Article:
Gluten Intolerance and Candida: What’s the Connection?

Gluten

Gluten

One question that is starting to rear its head is this: What is the connection between gluten intolerance and Candida overgrowth. Why is this question being asked now? Because studies are showing that Candida overgrowth and Gluten intolerance appear to be showing up together.

If you are concerned that Gluten intolerance might be connected with your frequent vaginal infections or oral thrush, visit the professionals at Balanced Care and find the answers, and help, you are looking for.

Treating candida overgrowth is only part of the problem. Eating gluten-free snacks without knowing if gluten is the issue is a waste of time. Read on and see what naturopathic doctors are doing to find the connection and treat their patients, naturally, for gluten intolerance and Candida overgrowth.

Below you will read what one naturopathic doctor, or ND, does when he begins to work with a client who is having problems with Candida overgrowth.

Gluten Intolerance and Candida: What’s the Connection?

One of the first things I do when treating patients with Candida is put them on a strict anti-fungal diet. The goal is to restore immune function while eliminating any potential allergens, later adding foods back one at a time to find out which cause reactions. It’s not too surprising to find that a lot of my patients, while struggling to treat their yeast infections, also become gluten intolerant.

Why Do Gluten Intolerances Develop in Patients with Candida?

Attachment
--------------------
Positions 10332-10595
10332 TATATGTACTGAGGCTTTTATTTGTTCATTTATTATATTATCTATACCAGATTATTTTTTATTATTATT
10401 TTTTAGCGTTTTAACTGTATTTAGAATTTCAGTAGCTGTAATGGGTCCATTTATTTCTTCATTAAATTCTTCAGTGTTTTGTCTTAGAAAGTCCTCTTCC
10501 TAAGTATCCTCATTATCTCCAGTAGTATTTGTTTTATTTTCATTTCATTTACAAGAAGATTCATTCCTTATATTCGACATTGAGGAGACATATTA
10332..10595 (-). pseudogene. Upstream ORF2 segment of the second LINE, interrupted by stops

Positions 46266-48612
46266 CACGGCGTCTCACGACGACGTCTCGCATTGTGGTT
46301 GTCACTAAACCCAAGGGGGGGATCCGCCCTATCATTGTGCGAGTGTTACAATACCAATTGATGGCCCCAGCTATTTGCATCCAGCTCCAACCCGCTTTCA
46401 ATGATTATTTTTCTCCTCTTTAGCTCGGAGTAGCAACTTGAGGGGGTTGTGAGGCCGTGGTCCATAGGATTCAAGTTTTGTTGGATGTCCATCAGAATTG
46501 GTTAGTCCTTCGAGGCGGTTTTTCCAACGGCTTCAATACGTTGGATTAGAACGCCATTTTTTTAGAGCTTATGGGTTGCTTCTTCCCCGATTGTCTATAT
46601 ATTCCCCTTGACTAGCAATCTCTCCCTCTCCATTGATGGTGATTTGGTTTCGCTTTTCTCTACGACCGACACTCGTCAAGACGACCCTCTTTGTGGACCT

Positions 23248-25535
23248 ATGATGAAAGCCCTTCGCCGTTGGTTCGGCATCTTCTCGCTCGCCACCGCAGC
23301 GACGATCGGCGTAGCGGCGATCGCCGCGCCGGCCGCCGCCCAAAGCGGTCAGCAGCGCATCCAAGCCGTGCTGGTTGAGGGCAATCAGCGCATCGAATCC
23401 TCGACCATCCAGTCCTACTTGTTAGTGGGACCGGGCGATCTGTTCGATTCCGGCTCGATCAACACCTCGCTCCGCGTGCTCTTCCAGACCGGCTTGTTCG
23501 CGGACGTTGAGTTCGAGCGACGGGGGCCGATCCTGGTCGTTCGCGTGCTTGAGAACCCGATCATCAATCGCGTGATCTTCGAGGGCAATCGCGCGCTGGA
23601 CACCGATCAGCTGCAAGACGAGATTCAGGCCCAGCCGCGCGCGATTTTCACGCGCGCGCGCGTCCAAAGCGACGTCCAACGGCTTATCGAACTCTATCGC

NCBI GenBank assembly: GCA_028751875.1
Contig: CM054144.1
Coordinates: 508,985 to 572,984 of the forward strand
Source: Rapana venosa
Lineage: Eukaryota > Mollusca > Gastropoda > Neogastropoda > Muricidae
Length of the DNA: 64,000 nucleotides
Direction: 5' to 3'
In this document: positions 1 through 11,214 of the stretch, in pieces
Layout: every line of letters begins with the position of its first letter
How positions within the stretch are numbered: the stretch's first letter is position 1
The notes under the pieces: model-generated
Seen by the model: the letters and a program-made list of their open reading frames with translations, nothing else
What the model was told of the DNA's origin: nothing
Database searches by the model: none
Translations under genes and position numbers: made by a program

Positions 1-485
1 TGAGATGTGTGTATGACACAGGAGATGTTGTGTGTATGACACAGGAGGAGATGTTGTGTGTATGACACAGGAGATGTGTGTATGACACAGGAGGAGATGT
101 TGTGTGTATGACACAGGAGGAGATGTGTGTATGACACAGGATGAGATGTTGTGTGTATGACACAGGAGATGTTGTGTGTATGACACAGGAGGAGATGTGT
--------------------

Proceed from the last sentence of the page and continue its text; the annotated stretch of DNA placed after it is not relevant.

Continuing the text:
Candida

As you already know, a wide variety of commonly used grains – like barley, wheat, rye, oats, and spelt, (amongst others), contain gluten. Gluten is a protein, but it’s one that is very difficult to digest. Therefore, if the intestines aren’t functioning optimally, the process of trying to digest gluten can cause damage to the intestinal tract.

Those who are suffering from Candida already have desensitized immune systems and their intestines are already damaged by the Candida Albicans organism itself. The problem is that the Candida Albicans cell contains a protein that allows it to attach to the cell walls within the intestines.

This protein in Candida is very similar to the protein in gluten. When the Candida cells attach to the intestinal walls, change, and send out new spores, the immune system tries to respond. It not only begins attacking the protein in the Candida cell, but it begins to attack the protein in the gluten cells.

In other words, your immune system eventually gets to the point where it can’t tell the difference between the Candida and gluten proteins. The immune system goes into overdrive and you eventually begin to have allergic reactions to gluten products. Your body then tries to develop an auto-immune response, like celiac disease.

In short, there is always an explanation for relatively healthy people suddenly developing allergies and food sensitivities to items that never, ever bothered them in the past.

Treating Gluten Intolerance and Candida

While treating my clients with Candida, I often ask them to avoid all gluten products. I ask them to instead lean towards safer grains like quinoa, millet, buckwheat, and amaranth. A lot of Candida diet programs stress avoiding all grains, but I find that there are only a few very extreme cases (maybe 2% of all I’ve seen) where avoiding grains altogether is a necessity. As long as you’re avoiding gluten, usually for several months, you should respond well to your anti-Candida regime.